Papa’s Pile: A Children’s Story

To celebrate the wonders of the season, I’ve taken this opportunity to clean up my act, sweeten my disposition, and write a Christmas-solstice-New-Year story for children.

It’s a good story, though maybe not a practical one for children. It’s too long for a kid under six or seven, at any rate (though as that corresponds with the age of the main character, maybe it’s fitting). Worse than that, however, I have no proper illustrations to go with the text. Even if I’d had the time to draw, I can’t do it.

* Side note – any illustrator out there who wants to work with me on slimming this down and giving it pictures to make a real children’s book, hit me up! *


Papa’s Pile

Joey was seven and had just started second grade, which was cool. It had been a few months already, he was used to it, and he had decided that he liked it. He liked his friends and he liked his teacher. He liked the books they read, and he thought it was cool when they got to talk about science sometimes. Some of the units on history, like the Ancient Romans and Ancient Egyptians, he loved all of that stuff. Second grade was turning out to be a pretty good year.

None of these things was his favorite thing, though. In fact, his favorite thing about second grade wasn’t what happened at school at all. His favorite thing was taking the school bus to Papa’s in the afternoon, where he’d hang out with Papa until Daddy and Mom got out of work and picked him up for supper. Sometimes, they would stay and everyone would eat supper together – those were the nights that Joey loved best.

He loved Daddy and Mom, but Papa was the funnest grown-up that Joey had ever known.

It got cold as the middle of fall gave way to the end of fall, and Joey had to stop riding his bike. Now, he just needed it to snow so he could go sledding all the time instead. Winter wasn’t a bad thing. They had told him there would be snow days where he would get to hang with Papa all day long instead of going to school. Plus, Christmas.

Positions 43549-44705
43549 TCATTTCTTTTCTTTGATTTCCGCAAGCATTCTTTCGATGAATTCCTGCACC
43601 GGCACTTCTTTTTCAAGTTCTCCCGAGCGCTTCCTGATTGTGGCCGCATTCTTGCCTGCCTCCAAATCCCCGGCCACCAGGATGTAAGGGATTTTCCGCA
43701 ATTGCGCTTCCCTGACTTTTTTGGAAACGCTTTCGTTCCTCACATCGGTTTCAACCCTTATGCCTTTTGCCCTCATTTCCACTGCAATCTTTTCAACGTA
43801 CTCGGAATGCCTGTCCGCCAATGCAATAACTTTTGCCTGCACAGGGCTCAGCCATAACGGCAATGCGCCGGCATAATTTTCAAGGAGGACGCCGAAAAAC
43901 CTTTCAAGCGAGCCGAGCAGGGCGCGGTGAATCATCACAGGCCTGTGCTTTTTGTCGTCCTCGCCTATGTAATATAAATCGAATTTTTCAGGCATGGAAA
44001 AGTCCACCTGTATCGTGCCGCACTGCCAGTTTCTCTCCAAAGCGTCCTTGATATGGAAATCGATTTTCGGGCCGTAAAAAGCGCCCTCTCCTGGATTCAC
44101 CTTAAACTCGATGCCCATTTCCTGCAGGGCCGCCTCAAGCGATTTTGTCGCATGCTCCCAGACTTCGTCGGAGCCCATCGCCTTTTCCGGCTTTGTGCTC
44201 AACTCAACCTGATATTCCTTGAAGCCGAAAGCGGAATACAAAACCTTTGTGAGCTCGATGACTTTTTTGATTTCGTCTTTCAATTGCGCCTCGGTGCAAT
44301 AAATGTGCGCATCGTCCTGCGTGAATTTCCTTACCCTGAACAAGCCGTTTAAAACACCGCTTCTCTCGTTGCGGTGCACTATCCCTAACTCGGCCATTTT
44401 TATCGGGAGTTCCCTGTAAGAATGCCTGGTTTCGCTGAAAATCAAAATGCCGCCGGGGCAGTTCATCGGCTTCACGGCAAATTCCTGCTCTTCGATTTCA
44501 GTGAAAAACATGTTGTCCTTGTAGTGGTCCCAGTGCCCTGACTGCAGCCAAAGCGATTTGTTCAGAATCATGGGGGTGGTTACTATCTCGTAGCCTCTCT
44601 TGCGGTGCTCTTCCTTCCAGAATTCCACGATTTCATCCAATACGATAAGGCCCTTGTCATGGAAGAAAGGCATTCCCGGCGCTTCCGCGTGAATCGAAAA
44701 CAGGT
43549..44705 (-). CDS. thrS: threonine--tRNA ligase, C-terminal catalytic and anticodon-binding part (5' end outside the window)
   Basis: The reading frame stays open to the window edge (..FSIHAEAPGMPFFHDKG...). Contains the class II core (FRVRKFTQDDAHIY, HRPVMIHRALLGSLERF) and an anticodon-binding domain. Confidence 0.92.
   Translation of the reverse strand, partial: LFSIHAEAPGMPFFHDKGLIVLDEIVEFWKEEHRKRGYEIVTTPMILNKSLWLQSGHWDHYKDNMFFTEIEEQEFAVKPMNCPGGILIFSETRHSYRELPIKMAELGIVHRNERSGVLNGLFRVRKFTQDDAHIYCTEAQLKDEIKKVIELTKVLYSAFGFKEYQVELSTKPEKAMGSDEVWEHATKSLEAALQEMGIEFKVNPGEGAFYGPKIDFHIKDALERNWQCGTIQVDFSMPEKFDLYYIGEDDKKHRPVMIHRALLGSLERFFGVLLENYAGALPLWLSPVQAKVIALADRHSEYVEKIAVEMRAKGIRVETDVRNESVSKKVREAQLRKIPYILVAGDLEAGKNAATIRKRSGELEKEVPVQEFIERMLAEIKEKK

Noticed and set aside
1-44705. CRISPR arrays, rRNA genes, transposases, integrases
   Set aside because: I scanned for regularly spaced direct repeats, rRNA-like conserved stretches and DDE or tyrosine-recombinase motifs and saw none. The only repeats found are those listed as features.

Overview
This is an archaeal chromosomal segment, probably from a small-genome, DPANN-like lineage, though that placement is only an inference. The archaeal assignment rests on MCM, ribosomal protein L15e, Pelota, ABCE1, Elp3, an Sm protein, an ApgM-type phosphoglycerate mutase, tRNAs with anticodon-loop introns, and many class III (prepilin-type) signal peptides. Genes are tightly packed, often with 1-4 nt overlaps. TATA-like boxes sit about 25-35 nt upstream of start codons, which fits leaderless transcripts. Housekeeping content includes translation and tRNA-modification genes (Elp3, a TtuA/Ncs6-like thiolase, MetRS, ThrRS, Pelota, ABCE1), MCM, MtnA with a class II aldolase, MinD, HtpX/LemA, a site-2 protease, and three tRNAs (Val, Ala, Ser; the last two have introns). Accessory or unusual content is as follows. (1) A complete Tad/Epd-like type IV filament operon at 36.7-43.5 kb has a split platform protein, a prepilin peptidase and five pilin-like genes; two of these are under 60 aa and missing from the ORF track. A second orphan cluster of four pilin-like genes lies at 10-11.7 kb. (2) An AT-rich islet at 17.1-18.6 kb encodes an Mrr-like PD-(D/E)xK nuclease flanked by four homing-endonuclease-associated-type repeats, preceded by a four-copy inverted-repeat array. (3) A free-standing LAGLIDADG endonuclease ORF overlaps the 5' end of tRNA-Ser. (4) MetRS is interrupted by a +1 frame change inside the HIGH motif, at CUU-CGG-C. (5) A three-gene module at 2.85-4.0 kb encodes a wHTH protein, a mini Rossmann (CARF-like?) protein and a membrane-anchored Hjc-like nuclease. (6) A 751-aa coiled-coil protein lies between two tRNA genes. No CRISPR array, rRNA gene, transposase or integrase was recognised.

It was only a few days before Christmas when Joey got off the school bus and raced around the back of the house to find Papa bundled up, face insulated by a thick white beard, pushing a small roto-tiller. “C’mere, Sonny!” he called to Joey. “Come watch an old pro.”

Red sunset in a winter forest, Russia

Joey watched in amazement as Papa tilled the hard soil, tearing up the ragged brown and gray remnants of grass in the shape of a circle. “Whatcha makin’, Papa?” he asked.

“A circle,” Papa said. “Did you know tonight’s the longest night of the year?”

“Really? The longest night? It’s gonna be dark.”

“Yes, it is. But after today, the days start getting longer again, and that’s a wonderful thing. Even though we’ve got a lotta winter ahead, it lets us know that we’re not gonna get left hangin’ – no matter what, spring’s still gonna come.”

“But I like winter, Papa,” Joey said. “I want it to snow so I can sled on the toboggan all the time.”

“One of the great things about being young,” Papa laughed, “is how easy it is to appreciate every season for what it is.” He patted Joey on the head. “Don’t lose that. Always think that way.”

“All right,” Joey said. “But as long as I can still sled, I like it when the days get longer.”

“That’s what Christmas is all about, you know.”

“No…I thought Christmas was about the birth of Jesus.”

“Oh, it is,” Papa reassured him. “But do you know why the people long ago were excited to hear about Jesus’ birth?”